Numbers of metabolically active buds were between 20 and 84.6% greater (p<0.05) on daughter than parent tillers on plants which were defoliated from 2 to 5 times (Fig. 3), and on undefoliated controls sampled at the time of the 2-, 3- or 5-time (Fig. 3) clipping treatments. Lower metabolic activity in older bud tissue, such as parent (previous-year stems) versus daughter (current-year stems) tillers, has been attributed to tissue senescence or necrosis (36, 18) and/or deterioration of vascular bundles to the buds (23, 50, 25). These factors may help to explain that the number of dead buds per stem base increased with the advancement of the growing season (Table 1). The number of dead buds per stem base, however, doubled after plants were defoliated four times in comparison to undefoliated controls (Table 1). This is the first study showing that a high defoliation frequency can increase bud death in grass stem bases.

   Tillers at the plant periphery had 33% more (p<0.05) metabolically active axillary buds than those at the plant center on plants that were defoliated 4 times (Fig. 3). This result, which agrees with that of Olson & Richards (38), could be associated with differences in light quality and quantity reaching the stem base at these two locations in the plant (20, 21, 45, 19, 18).
   During 2002, the total number of buds on stem bases of P. ligularis (Table 1) was higher than that reported by Becker et al. (4) for S. tenuis (2.1 ± 0.1, N = 546)and Piptochaetium napostaense (1.6 ± 0.1, N = 545). This number is similar to that observed on Agropyron desertorum and A. spicatum which can have from three to nine axillary buds per stembase (37).
   Biomass production. Defoliated and undefoliated plants of P. ligularis showed a similar (p>0.05) dry matter production when yields were compared at any given time (Fig. 4); thus showing its defoliation tolerance. A rapid photosynthetic surface area reestablishment after grazing is characteristic of perennial grasses tolerant to this biotic stress (11). It appears that selective herbivory could be an important mechanism leading to local disappearance of P. ligularis from plant communities under continuous, long-term grazing. Saint Pierre (40) reported that selective herbivory of the highly competitive and grazing resistant Stipa clarazii would be the major factor driving to its replacement by less palatable perennial grasses in rangelands of Central Argentina. Anderson & Briske (2) arrived at a similar conclusion for Schizachyrium scoparium. Plants defoliated twice had a lower (p<0.05) dry matter production than those defoliated four or five times or which remained undefoliated at the time of the third or fourth defoliation (Fig. 4). These results contrast with those obtained by Klich et al. (32) in this species under greenhouse conditions, where light to severe defoliation reduced dry matter production by 30 and 44 %, respectively compared with undefoliated controls. Adjei et al. (1) also showed that dry matter production increased linearly with less frequent defoliation in several perennial grasses.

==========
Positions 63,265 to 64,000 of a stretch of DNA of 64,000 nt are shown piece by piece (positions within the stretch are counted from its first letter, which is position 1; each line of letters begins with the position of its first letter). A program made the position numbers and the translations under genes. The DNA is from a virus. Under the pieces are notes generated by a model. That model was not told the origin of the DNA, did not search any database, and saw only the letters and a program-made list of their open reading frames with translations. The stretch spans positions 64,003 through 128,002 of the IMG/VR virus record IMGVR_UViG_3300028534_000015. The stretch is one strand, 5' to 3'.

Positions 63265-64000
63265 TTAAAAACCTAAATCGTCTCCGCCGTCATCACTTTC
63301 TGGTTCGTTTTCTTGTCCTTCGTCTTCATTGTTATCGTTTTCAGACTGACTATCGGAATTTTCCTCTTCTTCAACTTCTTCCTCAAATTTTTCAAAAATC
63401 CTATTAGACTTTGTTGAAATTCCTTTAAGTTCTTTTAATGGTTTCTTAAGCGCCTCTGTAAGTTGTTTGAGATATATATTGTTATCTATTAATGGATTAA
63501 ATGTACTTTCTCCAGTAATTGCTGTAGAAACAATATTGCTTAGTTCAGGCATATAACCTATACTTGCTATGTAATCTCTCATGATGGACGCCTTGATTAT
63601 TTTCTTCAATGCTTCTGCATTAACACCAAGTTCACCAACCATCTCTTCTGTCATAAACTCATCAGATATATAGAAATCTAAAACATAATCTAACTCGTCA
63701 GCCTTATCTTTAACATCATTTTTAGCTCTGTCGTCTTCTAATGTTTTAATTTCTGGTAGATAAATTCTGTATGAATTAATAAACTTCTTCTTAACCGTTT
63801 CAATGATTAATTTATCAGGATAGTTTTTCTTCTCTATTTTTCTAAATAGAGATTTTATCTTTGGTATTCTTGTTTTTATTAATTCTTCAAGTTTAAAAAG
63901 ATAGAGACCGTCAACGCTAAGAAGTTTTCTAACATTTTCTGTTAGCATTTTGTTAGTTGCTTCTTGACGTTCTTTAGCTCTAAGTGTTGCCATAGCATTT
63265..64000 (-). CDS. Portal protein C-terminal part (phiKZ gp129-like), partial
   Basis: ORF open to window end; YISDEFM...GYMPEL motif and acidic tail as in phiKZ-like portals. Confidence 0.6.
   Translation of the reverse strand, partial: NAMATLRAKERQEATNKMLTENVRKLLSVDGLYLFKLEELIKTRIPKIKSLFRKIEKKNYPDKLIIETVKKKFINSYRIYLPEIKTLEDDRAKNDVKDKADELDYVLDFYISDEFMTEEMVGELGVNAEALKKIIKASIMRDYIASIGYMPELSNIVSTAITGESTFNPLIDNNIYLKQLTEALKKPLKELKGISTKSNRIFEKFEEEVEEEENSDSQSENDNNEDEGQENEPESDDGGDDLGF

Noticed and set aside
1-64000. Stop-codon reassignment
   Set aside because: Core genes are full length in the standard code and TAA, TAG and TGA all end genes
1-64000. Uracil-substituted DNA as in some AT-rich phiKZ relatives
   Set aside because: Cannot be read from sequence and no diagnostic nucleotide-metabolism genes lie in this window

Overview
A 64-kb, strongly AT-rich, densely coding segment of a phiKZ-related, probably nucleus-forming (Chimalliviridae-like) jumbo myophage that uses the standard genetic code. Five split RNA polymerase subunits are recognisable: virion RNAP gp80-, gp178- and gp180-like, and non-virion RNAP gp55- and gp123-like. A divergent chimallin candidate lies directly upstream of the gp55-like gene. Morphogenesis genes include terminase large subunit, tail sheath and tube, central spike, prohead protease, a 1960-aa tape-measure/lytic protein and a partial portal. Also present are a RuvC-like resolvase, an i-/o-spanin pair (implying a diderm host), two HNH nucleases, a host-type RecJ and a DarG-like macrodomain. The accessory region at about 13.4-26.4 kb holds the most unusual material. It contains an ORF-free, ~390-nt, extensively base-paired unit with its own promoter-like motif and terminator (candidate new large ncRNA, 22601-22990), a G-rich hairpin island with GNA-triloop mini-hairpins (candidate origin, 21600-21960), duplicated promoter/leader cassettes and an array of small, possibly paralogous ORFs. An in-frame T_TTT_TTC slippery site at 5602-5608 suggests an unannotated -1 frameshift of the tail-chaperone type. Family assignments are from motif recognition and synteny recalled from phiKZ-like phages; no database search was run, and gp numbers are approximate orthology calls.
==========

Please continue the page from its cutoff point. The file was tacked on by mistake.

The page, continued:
Although defoliation increased average dry matter production by 13.4% compared with undefoliated controls (Fig. 4), it reduced in 10% the average number of metabolically active axillary buds. A positive correlation in tiller populations, an expression of bud outgrowth, has been found with an increase in frequency of defoliation in perennial rangeland grasses (31, 33). Our results contrast with the overall and widely supported concept that frequent defoliations are detrimental to plant vigor (28, 52, 17). Therefore, it appears that Poa ligularis could tolerate moderate grazing frequency of moderate grazing intensity (10 cm stubble) without compromising its potential regrowth capacity. Longer-term studies of the effects of defoliations on biomass production and bud metabolic activity are needed to better understand the effects of grazing in natural grasslands.